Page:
Tuesday, 24 July 2007
The government is apparently intent on bedding down between now and the election and just focussing on its economic strength.
Well, that’s one way of putting it. Another is that it is becoming increasingly paralysed, but neither does it have the luxury of standing still – events over the last week show that it is slowly starting to fall apart.
One question that does not appear to have been asked of Howard following Costello’s comments is, why not sack him? After all, Costello’s comments are more insubordinate than Keating’s ‘Placido Domingo’ speech that forced Hawke to act. One obvious answer would be that Costello poses a lesser threat than Keating did. It is hard to think of a senior political figure so obviously manipulated by his colleagues for all the world to see like Costello is by Howard and Abbott. Calling Costello the “great economic reformer” and the “masterful parliamentary debater” are as much about taking advantage of his ego and political stupidity as Howard calling him “my obvious successor”. There is no better “obvious successor” for a PM who is intent on staying on as long as possible than someone who is incapable of taking the position for himself. Now it is highly unlikely to be handed to him on a plate either. An interesting editorial in The Australian summed up the damage Costello’s comments have done to his leadership hopes pretty well (although the electoral impact is probably overstated. It looks more like The Australian catching up to reality of the government’s increasingly likely defeat and side-stepping away from the corner it painted itself in by backing its political correspondent two weeks ago).
But although Costello is now even more harmless, neither does it help Howard not to have taken action against someone who has made it even harder for Howard to take credit for the economy. Howard’s problem is that his internal authority looks as though it is starting to wane as shown by the trouble he is having asserting his authority in his own base over the pre-selection of Towke. Forcing the issue with Costello may not let the Treasurer in, but may be destabilising enough to open up the leadership for someone else. Comments from Wayne Swan and the release of Labor’s focus group polling looks like a mischievous attempt to aggravate this.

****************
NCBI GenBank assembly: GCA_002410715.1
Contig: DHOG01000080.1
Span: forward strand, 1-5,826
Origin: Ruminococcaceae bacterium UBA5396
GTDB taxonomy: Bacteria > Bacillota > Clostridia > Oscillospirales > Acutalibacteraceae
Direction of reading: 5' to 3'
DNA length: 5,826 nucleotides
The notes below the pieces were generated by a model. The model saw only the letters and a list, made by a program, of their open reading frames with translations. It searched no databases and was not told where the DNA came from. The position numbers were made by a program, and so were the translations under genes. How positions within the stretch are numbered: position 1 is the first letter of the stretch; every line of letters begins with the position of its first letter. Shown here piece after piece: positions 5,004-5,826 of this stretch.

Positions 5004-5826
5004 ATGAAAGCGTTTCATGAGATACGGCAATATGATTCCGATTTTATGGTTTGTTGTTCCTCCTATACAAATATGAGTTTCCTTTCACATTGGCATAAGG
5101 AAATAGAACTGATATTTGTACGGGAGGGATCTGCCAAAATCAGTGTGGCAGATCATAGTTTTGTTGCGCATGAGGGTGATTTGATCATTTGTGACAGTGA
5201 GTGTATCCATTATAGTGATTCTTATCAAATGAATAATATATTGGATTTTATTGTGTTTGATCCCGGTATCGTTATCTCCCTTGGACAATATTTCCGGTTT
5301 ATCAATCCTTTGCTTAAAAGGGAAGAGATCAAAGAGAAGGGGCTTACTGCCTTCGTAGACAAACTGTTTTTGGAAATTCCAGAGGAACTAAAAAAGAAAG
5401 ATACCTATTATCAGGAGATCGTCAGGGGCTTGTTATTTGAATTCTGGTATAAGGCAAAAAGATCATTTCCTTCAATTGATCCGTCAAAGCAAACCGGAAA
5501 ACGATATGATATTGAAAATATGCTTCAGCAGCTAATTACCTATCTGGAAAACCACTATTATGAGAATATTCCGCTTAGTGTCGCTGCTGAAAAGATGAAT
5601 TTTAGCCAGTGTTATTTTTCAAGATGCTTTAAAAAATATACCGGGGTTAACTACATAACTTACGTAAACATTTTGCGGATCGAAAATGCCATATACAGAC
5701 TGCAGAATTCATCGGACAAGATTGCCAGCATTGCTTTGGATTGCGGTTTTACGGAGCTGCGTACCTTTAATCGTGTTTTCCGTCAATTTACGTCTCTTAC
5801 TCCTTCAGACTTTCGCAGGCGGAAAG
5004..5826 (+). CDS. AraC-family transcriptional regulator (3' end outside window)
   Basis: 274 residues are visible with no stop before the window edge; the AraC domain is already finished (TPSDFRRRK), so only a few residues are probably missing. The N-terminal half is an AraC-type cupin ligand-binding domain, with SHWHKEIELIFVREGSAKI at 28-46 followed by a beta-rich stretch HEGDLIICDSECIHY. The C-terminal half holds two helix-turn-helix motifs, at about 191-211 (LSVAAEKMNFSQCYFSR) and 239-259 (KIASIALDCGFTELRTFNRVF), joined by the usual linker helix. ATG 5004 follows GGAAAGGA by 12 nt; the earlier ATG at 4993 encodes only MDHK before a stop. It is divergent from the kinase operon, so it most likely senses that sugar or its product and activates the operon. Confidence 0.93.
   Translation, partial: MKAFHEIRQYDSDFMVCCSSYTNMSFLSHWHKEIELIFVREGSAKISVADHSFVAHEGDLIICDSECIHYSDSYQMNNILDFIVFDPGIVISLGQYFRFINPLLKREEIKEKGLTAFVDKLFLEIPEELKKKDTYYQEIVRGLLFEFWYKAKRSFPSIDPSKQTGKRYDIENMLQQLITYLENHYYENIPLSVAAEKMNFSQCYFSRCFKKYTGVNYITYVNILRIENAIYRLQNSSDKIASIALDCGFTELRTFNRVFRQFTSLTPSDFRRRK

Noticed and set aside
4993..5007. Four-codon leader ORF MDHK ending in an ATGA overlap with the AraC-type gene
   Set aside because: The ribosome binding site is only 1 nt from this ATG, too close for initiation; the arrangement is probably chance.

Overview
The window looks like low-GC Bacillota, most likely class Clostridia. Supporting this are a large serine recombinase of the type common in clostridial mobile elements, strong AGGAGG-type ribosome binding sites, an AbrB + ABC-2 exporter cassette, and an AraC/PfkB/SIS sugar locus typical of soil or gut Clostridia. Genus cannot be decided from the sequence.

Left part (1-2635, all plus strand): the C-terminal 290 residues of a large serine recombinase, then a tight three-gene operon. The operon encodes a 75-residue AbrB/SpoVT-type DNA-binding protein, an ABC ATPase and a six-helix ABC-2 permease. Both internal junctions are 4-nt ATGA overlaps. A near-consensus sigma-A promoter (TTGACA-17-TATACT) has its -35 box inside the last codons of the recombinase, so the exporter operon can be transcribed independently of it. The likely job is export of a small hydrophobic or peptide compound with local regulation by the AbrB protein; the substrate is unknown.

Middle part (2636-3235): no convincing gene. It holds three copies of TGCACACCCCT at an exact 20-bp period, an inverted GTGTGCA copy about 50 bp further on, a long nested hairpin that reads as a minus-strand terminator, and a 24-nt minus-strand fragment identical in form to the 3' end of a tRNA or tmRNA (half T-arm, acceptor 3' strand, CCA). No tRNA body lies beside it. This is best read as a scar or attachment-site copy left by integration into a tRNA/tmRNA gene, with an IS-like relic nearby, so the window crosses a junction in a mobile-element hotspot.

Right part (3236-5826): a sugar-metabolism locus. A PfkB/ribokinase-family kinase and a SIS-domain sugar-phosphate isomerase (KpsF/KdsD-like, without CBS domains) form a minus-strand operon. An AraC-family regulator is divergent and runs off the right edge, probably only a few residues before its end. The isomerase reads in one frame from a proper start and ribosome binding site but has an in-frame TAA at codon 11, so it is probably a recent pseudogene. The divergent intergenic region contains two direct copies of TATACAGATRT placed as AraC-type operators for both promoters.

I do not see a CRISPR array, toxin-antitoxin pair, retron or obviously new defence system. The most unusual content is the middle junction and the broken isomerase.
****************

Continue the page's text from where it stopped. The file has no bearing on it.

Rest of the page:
But there is a more graphic example than The Australian editorial that the government is starting to lose its authority not only internally but also with its supporters in the wider establishment – the Haneef episode. In a way the outrage over the treatment of Haneef is a little false as the government is doing no more than acting within the sweeping powers of the Anti-Terrorism Bill it brought in with widespread approval three years ago. This was despite the possibility of the government abusing the open-ended detainee period being clearly flagged by submissions made at the time. The AFP’s apparently relaxed attitude to evidence partly reflects the presumption of guilt that is implicit in the use of such powers in the first place.
To this blog, the extraordinary measures contained in the Anti-Terrorism Bills are hard to justify on operational grounds. The organisational ability of those like the UK bombers is barely that of a Melbourne crime gang. Rather the measures look more politically motivated as a way for the government to present these vicious, but amateurish, nihilists as an extraordinary threat to national security. The trouble is that the political consensus behind the use of these powers is well and truly fading. It was the Brisbane Magistrate’s defiance of the legislation’s clear intent to deny presumption of bail that forced the government to hastily revoke Haneef’s visa. But by intervening in the legal process, the government has exposed itself to the dwindling media consensus about the War on Terror. As a result, Howard is being forced to back off from an issue that was supposed to be another core political strength.
The growing lack of cohesion means the government is damned if it acts, but increasingly damned if it doesn’t. The only alternative is to put a brave face on it when talking to Dennis Shanahan.
Posted by The Piping Shrike on Tuesday, 24 July 2007.Filed under State of the parties